When it comes to the growth in student numbers in recent years, it is natural to focus on the two Asian giants of India and China. Those two nations, with their billion-plus populations, account for the bulk of the world’s international students and dominate Western universities’ financial planning for the post-pandemic world.
However, it is arguable that horizon-scanners should be looking much more closely at the cluster of smaller, densely populated nations sandwiched between those regional superpowers.
In terms of raw numbers, the 660 million population of the 10 members of the Association of Southeast Asian Nations (Asean) is comparable to that of continental Europe. However, the demographics are very different: the average age of an Asean citizen is 29, compared with about 40 in the West. And, according to the United Nations, the region is home to about one in 11 of the world’s 15- to 24-year-olds.
Yet despite already having about 20 million students in tertiary education, the Asean region has enrolment rates averaging only around 40 per cent, compared with 90 per cent in parts of East Asia. That potential makes South-east Asia particularly fertile ground for higher education. Marty Natalegawa, Indonesia’s former foreign minister and author of Does Asean Matter? A View from Within, says that “the prospect for higher education growth in Asean cannot be underestimated”. And, in 2015, regional leaders signed the Kuala Lumpur Declaration, which cites higher education as “one of the catalysts in accelerating Asean’s economic, political and sociocultural development agenda”.
However, Stuart Gietel-Basten, an expert on Asian demographics and professor of social science and public policy at The Hong Kong University of Science and Technology (HKUST), warns that favourable population figures alone will not drive expansion. “Demography is not destiny. You have to look at the available resources, systems, institutions and governance,” he cautions.
That point is echoed by Choltis Dhirathiti, executive director of the Asean University Network (AUN). He calls the region’s large cohort of young people “both an opportunity and a problem. The opportunity is that we have a lot of talent to choose from for admission to our universities. The problem is whether we can offer that quality of education to everyone.”
Many countries in the region continue to be beset by rural poverty, outdated infrastructure and political instability. Sharifah Munirah Alatas, an expert in strategic studies and international relations at the Universiti Kebangsaan Malaysia, sees political interference as “Malaysia’s biggest challenge to education excellence and growth”. Some of the socio-economic barriers, meanwhile, have been underlined during the pandemic.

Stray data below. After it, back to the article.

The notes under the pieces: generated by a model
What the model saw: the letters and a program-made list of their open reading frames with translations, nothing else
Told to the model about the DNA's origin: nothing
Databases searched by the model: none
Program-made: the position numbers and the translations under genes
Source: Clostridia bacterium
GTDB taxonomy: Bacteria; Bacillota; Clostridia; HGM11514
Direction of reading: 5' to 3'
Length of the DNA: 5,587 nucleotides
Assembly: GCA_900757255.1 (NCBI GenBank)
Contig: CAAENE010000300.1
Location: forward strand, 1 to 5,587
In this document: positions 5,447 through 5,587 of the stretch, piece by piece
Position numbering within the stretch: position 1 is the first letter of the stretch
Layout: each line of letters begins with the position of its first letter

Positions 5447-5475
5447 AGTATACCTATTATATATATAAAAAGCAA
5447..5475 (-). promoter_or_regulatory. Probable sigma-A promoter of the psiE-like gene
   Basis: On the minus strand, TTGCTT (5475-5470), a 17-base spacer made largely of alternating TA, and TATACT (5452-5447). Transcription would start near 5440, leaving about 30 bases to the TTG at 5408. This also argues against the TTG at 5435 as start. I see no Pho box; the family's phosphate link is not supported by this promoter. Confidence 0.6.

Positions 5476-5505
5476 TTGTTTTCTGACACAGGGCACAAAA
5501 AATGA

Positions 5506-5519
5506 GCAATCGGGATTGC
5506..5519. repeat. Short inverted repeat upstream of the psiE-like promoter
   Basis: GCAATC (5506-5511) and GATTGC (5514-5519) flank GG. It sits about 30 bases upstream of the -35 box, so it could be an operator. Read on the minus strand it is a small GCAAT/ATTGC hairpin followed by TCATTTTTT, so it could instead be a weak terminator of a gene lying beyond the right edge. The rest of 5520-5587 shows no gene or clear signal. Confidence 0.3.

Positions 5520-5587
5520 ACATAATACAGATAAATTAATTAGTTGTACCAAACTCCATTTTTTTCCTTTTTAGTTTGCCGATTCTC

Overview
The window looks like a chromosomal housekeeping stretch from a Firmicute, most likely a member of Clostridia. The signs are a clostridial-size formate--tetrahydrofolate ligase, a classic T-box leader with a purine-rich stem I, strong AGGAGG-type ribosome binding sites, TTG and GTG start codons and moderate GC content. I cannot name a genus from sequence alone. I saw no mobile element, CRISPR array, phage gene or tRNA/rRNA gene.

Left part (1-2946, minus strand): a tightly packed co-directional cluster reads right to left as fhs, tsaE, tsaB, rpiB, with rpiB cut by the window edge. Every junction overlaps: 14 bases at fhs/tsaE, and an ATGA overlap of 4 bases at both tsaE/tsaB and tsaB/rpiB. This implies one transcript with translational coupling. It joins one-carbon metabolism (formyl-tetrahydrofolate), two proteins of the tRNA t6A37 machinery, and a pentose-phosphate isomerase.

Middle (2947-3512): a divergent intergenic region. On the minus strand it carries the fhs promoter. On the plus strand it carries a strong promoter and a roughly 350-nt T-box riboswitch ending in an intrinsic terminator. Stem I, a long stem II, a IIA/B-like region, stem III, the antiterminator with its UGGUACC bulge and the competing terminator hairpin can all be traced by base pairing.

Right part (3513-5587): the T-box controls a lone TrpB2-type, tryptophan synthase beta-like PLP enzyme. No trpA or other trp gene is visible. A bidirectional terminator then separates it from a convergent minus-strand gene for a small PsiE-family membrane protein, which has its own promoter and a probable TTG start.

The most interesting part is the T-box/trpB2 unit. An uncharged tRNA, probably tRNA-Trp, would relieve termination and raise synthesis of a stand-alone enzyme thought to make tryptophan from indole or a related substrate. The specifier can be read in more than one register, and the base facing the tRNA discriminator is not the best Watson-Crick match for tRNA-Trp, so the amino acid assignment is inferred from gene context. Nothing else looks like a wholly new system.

For instance, while many commentators have suggested that the rise of online education during lockdowns could make higher education more accessible, urban households in Malaysia are grappling with having “many children in a less-than-conducive home set-up”, Alatas says. And “the situation is worse in rural areas…where internet connectivity is highly unstable and often absent”.
A vivid illustration of the connectivity issue was provided by a video that went viral of a Malaysian university student hiking into the woods and climbing a tree in an attempt to get a wi-fi signal strong enough to complete her online exams.
The pandemic has also heightened the issue of affordability. “Economically, the pandemic has affected millions of households, which is a major reason why their higher education is being deferred by students,” Alatas says.
As for quality, the scale of the challenge is laid bare in university rankings. Asean claims to have about 7,000 higher education institutions. The AUN does not have an exact count of how many universities there are among them, but Dhirathiti estimates that there are more than 4,000. Of those, however, only 49 made it to the Times Higher Education World University Rankings 2021. The highly developed city-state of Singapore has two institutions in the top 50, but no other Asean nation has an institution in the top 300, and three member states have no ranked universities at all: Cambodia, Laos and Myanmar.
In fairness, the region is well aware of the quality issue and, in 2016, launched the Asean Quality Assurance Network, in consultation with European exerts. The launch statement calls quality control a “key component of education harmonisation and promotion of accountability, comparability and visibility towards a credible HE system in Asean”.
Dhirathiti says that his main professional goal is “quality development” – and he insists that he is pushing against an open door. “There’s a lot of criticism, particularly of universities that are not in the top tier,” he says. “But, from my own experiences, universities in our region are really trying to improve their teaching methods and research capacity.”
As for global league tables, Dhirathiti says that methodologies that draw heavily on research citations would be “problematic” for most institutions in the region, which are more focused on supporting local populations.
To read more : Times Higher Education